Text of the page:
Among the new approaches likely to develop within such a global framework is the suggestion that rights and obligations relating to the environment be activated as parts of a negotiated development contract or contracts.20 This concept, which might for instance be applied to the preservation and management of tropical forests or of particular river basins, is related to the concept of balancing of conflicting interests in the allocation of natural resources and in the assignment of responsibility for environmental harm. Both stand in contrast to the vision of environmental law as a construct of absolute, Manicheistic commandments and are reflected both in treaty law and jurisprudence related, for instance, to international water rights and rights to the resources of the continental shelf.21
Ultimately, however, international environmental law will have to go beyond the concept of a development contract. Improved compensatory remedies will be part of it, although it will be important to avoid the excesses that characterize the practice of tort law in the United States.22 Gradually, international environmental law should become an operational system in its own right, no longer dependent upon the good will of individual states for its implementation. To that end, international adjudicatory mechanisms, endowed with compulsory jurisdiction and accessible also to individual claimants or communities seeking compensatory or injunctive relief, are also an essential ingredient of a future system of international law relating to the environment. And so will be truly international, permanent policy mechanisms, as well as an institutional infrastructure endowed with executive, supervisory, and monitoring powers, and with sufficient resources - perhaps even in the form of a substantial environment fund! - to stimulate or induce compliance with environmental policy imperatives.
Admittedly all this represents an ambitious legislative agenda and the very magnitude of the challenge implies some danger that an overly enthusiastic legislator will forget the importance of implementation. In fact, law that is not applied and thus constitutes a screen to conceal reality is hardly any better, and often worse, than no law at all. This danger is apparent in many national legal systems, where environmental norms and standards exist but are not enforced. At the international level, the history of overly ambitious treaty schemes is also revealing. Either they have to be watered down in order to meet the lowest common denominator among prospective member countries, thus losing their significance, or they run the risk that some key country may defect when the chips are down, as was the case for the United States in the end stretch of the negotiations on a UN Convention on the Law of the Sea. Careful and realistic (if determined) strategy planning-often building upon a first phase in which agreement is limited to soft law -will thus remain of the essence. When the time is ripe to enter into hard-law commitments, however, the international community should not content itself with non-binding, hortatory declarations.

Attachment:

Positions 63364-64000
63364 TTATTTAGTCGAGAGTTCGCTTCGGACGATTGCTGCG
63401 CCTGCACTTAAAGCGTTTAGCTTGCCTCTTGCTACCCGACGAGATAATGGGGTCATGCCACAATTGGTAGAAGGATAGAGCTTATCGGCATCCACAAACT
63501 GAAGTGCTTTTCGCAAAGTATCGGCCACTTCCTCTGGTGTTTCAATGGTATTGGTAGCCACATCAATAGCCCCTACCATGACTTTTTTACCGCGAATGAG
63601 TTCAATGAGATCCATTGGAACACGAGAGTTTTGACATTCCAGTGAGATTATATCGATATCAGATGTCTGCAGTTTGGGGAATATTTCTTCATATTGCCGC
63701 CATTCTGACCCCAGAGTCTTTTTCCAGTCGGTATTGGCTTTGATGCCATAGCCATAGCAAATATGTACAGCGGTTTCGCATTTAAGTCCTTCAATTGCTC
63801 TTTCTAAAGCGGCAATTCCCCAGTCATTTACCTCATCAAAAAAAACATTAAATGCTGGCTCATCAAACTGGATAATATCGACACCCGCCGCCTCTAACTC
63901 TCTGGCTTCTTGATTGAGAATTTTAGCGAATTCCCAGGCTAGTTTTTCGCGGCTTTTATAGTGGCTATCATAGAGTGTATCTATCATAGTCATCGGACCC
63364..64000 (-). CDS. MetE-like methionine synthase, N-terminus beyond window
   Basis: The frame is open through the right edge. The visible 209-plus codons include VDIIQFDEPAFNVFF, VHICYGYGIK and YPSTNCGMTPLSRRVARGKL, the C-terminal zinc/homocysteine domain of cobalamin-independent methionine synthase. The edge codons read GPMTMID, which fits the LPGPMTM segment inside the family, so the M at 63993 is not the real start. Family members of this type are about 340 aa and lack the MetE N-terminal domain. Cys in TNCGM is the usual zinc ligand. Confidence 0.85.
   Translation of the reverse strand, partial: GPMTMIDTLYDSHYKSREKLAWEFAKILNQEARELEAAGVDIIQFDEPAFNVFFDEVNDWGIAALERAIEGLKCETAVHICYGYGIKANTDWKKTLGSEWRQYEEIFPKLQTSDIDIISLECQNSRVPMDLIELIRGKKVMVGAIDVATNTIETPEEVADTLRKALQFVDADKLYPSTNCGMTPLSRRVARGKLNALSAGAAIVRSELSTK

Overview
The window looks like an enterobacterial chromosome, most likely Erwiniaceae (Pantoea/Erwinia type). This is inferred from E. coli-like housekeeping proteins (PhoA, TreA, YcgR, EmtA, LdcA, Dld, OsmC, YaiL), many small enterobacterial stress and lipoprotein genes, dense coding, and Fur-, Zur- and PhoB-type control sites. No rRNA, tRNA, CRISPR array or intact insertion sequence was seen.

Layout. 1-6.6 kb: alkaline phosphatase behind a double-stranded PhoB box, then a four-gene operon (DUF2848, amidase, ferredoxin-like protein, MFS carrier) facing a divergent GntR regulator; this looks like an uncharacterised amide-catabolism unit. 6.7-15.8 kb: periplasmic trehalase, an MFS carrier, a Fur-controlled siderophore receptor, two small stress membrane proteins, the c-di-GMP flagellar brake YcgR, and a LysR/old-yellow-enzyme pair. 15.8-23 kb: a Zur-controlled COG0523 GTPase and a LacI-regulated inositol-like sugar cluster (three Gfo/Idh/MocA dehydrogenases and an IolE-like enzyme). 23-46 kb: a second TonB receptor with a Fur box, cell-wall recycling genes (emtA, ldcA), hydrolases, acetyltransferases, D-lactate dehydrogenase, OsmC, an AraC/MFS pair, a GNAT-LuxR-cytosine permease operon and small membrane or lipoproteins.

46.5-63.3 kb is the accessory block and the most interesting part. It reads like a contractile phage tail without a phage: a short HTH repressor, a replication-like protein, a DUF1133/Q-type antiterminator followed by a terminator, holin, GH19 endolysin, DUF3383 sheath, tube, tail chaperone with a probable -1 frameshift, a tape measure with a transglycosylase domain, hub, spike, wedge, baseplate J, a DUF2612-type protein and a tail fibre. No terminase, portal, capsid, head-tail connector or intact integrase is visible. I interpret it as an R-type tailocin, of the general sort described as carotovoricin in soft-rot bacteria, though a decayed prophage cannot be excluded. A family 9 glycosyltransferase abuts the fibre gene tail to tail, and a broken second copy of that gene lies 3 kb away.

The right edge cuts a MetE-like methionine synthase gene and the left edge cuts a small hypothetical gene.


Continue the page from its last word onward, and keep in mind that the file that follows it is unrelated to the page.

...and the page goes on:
1. Project UNU/WIDER (World Institute for Development Economics Research). Helsinki, 1990-1991.